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Maxwell Koobatian
Maxwell Koobatian
Articles (17) 

Alnylam: Officially First to Market With RNAi Therapy

Competition is expected to be tough

After 16 years of development and $2.5 billion in investments, Alnylam Pharmaceuticals Inc. (NASDAQ:ALNY) brought the world’s first RNAi treatment, known as Onpattro, to market.

Despite this accomplishment, the company did not see a significant jump in its stock following the Food and Drug Administration's approval. In fact, Alnylam is down approximately 6% over the last three months.

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Despite the cold market reaction, it is clear Alnylam is promising long term for several reasons. First, RNAi therapies in general show tremendous promise in treating diseases. Second, Alnylam is in the process of developing a promising pipeline of drugs to treat significant unmet needs. Lastly, the company has demonstrated the ability to enter into strong collaborations and close acquisitions when needed. Its goal is also clear; to have three marketed products by 2020.

We believe today draws us ever-closer to achieving our Alnylam 2020 goals of becoming a fully integrated, multi-product biopharmaceutical company with a sustainable pipeline," CEO John Maraganore said.

It is important to explain why RNAi therapies are promising to treat disease as well as why this latest approval is such a significant breakthrough within the life science sector. RNAi stands for RiboNucleic Acid interference. Essentially, when an RNAi therapy such as Onpattro is introduced into a patient, RNA molecules are able to bind and inhibit gene expression by neutralizing very specific messenger RNA molecules. In other words, you are able to effectively suppress and silence gene expression in a highly specific manner.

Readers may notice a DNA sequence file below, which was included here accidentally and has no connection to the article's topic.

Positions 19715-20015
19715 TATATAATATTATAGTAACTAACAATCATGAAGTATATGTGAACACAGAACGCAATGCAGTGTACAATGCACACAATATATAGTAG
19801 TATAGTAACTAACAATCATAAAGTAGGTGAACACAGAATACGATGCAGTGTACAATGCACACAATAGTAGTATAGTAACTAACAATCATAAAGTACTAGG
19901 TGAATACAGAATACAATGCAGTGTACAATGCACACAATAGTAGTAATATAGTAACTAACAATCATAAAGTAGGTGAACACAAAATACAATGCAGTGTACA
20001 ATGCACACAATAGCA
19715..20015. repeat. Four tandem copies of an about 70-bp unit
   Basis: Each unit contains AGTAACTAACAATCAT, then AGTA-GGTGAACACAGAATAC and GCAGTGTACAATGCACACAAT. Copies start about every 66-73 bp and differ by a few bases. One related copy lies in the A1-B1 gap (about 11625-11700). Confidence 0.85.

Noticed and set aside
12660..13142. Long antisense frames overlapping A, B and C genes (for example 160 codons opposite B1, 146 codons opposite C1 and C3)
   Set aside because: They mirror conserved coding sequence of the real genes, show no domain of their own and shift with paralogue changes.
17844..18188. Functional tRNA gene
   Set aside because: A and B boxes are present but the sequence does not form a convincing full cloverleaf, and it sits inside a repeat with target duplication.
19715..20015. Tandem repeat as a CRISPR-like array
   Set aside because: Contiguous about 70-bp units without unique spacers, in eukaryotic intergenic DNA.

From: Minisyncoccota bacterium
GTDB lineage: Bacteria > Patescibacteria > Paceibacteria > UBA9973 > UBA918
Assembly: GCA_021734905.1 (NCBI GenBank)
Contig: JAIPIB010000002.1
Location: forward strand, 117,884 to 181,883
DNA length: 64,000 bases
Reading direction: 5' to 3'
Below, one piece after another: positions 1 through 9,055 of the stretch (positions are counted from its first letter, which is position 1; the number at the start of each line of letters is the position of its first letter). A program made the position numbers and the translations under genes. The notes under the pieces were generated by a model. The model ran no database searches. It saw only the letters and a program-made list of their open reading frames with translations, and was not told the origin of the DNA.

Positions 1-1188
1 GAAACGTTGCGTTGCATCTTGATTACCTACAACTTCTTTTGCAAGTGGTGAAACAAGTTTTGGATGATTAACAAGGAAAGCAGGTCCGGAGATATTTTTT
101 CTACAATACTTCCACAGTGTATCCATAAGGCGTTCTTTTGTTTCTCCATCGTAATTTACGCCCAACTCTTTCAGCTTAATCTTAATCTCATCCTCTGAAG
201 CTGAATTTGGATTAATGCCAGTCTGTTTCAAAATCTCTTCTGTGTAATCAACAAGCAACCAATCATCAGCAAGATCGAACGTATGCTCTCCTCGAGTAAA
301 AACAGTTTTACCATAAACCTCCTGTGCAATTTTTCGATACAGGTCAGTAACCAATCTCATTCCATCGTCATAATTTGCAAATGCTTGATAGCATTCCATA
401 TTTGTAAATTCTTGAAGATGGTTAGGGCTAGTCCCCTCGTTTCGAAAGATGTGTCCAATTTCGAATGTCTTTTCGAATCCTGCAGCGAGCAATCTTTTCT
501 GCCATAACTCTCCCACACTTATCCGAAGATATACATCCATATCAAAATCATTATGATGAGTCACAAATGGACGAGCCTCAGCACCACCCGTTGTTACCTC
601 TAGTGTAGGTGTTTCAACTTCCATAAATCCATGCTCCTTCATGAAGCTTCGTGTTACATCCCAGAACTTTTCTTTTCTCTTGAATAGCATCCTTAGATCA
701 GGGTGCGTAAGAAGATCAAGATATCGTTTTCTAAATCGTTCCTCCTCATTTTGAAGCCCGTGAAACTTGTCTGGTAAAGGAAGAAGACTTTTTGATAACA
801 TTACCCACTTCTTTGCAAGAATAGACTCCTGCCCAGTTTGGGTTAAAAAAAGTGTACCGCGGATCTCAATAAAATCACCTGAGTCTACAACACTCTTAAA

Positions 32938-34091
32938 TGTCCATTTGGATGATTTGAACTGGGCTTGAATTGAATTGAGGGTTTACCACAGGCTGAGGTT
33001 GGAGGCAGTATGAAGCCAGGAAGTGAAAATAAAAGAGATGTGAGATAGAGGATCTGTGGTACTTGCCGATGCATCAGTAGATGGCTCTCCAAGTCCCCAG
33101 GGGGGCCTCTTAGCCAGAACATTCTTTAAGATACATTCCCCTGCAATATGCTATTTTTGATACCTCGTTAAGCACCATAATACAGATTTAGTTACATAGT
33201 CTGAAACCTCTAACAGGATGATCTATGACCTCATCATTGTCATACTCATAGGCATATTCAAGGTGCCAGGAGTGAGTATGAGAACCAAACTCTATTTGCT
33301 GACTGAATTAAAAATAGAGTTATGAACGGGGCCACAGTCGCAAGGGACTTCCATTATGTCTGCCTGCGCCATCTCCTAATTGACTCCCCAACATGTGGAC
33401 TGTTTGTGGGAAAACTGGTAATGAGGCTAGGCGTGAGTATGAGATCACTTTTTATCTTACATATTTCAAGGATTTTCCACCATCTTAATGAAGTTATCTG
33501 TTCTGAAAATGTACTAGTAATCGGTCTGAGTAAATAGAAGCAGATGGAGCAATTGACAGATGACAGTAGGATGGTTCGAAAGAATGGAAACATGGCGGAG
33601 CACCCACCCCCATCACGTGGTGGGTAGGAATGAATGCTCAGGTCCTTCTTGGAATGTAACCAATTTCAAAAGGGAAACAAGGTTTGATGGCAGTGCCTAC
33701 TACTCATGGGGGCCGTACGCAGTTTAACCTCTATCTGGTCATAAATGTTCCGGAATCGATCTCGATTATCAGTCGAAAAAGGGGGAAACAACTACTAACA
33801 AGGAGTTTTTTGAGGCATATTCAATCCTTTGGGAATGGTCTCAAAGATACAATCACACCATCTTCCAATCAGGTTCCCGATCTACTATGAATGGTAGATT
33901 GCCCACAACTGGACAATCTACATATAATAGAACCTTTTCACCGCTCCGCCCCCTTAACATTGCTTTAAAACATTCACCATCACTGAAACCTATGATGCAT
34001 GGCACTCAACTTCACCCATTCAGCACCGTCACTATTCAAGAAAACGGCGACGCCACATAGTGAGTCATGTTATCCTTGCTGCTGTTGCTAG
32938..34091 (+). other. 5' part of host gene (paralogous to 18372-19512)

Onpattro is the first FDA-approved treatment for a condition known as polyneuropathy, which is caused by hereditary transthyretin-mediated amyloidosis (hATTR), a rapidly progressive, genetically inherited, rare and life-threatening disease. Approximately 50,000 people are affected worldwide and 3,000 within the U.S. Symptoms vary greatly and include seizures, progressive dementia, kidney failure, glaucoma, heart failure as well as numbness and weakness in the arms, hands and feet.

While the number of affected individuals able to seek treatment is limited, Alnylam is able to ask $450,000 per patient ($345,000 after rebates) per year for treatment and is also able to stand by their drug with a money-back guarantee for payors. Alnylam has also selected U.S. Bioservices, a specialty pharmacy, to dispense Onpattro and provide access to treatment, which takes place once every three weeks either at infusion clinics or in a patient’s home.

In addition to Onpattro, Alnylam has three other promising drug candidates in phase III development. Fitusiran (along with partner Sanofi (NASDAQ:SNY)) is being pursued for the treatment of hemophilia and other rare bleeding disorders; Inclisiran (along with partner The Medicine Co. (NASDAQ:MDCO)) for the treatment of hypercholesterolemia and Givosiran for the treatment of acute hepatic porphyrias.